“Images” begins with a twangy, steel guitar sound that is rather stark, raw, and organic with vocals that are ripe with folk and root references. The Americana melody is steeped in folksy rhythms and sounds reminiscent of a 1970s female performer in the folk genre. There are banjo licks interspersed between the rollicking melodies, full of musical delights. The country-tinged track contains a lot of bright and clear string tones that connote a happy presence—nothing painful about this tune.
Gail’s cover version of the Grateful Dead song Lost Sailor opens with a few, solo piano lines and classical strings, with Gail’s progressive and haunting voice telling the tale of someone lost at sea. It’s more fluid, reflective, and somber—a ballad with a free-flowing piano melody and poignant vocals that incorporates a little bit of folksy guitar flare during the latter half of the song. The song is different from the other tracks on the album in a good way, displaying Gail’s virtuosity at interpretation and expression.
Once Upon A Day begins with a few acoustic chords and a folksy vocal line in comparison to Anne Weiss, Shawn Colvin, and Susan Aglukark. Gail’s overdubbed back-up vocals strengthen her lead vocal and the various guitar works magnificently drives the musical direction of the song. The folk- pop arrangement, heartfelt vocals and lilting guitars are the standouts on this tune.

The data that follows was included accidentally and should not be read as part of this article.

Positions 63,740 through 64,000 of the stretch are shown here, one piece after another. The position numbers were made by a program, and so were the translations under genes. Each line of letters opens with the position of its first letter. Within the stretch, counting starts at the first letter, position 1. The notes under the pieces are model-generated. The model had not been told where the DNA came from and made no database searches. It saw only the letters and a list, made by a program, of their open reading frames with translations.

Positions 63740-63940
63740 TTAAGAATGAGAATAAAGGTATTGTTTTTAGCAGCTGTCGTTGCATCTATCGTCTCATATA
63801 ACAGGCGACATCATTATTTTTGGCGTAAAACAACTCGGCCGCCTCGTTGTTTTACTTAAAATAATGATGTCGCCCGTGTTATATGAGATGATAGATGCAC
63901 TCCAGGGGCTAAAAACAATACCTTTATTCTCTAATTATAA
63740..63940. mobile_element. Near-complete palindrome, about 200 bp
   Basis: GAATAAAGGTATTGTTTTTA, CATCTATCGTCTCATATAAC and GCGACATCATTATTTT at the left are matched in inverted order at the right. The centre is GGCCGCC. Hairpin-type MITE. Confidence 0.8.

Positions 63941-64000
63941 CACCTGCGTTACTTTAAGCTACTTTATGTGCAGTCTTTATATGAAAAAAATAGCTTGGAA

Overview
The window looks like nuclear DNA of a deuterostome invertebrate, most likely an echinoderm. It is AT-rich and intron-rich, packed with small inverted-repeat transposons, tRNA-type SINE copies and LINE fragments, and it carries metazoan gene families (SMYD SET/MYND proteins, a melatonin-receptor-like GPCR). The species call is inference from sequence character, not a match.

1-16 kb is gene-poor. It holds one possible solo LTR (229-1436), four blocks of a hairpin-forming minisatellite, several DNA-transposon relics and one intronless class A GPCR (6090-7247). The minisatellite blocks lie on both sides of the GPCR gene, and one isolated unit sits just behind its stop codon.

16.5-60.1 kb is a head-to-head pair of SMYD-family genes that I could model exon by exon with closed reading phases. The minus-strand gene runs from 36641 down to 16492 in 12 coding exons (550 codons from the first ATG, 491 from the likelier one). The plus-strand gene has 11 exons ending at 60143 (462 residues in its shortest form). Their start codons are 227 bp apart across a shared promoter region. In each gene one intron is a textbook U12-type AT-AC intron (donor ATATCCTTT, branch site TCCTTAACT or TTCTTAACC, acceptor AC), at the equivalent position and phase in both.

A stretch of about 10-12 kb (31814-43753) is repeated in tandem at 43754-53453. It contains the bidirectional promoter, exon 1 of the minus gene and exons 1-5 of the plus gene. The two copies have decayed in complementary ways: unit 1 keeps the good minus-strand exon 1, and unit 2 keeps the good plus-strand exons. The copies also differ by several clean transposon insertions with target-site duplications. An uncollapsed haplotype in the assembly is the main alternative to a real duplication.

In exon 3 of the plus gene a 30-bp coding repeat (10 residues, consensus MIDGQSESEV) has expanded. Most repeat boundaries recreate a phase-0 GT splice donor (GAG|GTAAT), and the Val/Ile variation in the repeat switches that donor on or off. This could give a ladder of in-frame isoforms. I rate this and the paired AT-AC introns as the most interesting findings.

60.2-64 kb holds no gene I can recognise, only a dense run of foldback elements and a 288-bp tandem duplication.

Winter’s Day is a bluesy departure for Gail compared to other tracks on the album. The gritty, vocals are accompanied by heady percussion and guitars that are crunchy and uncensored. The vocals retain an independent and progressive edge that does not overshadow the guitar stylings and are completed by back-up vocals and a mid-song blues guitar solo that awakens all who listen to it.
Gail Weisman’s new album, See Myself Again, is a folksy, blues, and roots-driven production with an element of pop and rock from Americana’s hey-day in the 1960’s and 70’s. The new American folk revival is here again and Gail is leading the charge. Fans of Anne Weiss, Shawn Colvin, and Susan Aglukark, as well as similar artists, will find pleasure in the music of Gail Weisman. It’s simply amazing.
A Folk Rock Revival of Sorts
by Alec Cunningham, Blank Newspaper, Knoxville TN
Rating: 4 stars (out of 5)
As an album rooted in the present with a heavy nod to musical greats of the 70’s, Gail Weisman’s See Myself Again is a folk rock revival of sorts. Behind her lyrics are the intricate melodies provided by her guitar picking, which are a story in and of themselves. This collection, recorded and produced by Weisman and co-producer/engineer Kenny Schick, is multifaceted and revealing, allowing for a well-rounded sound.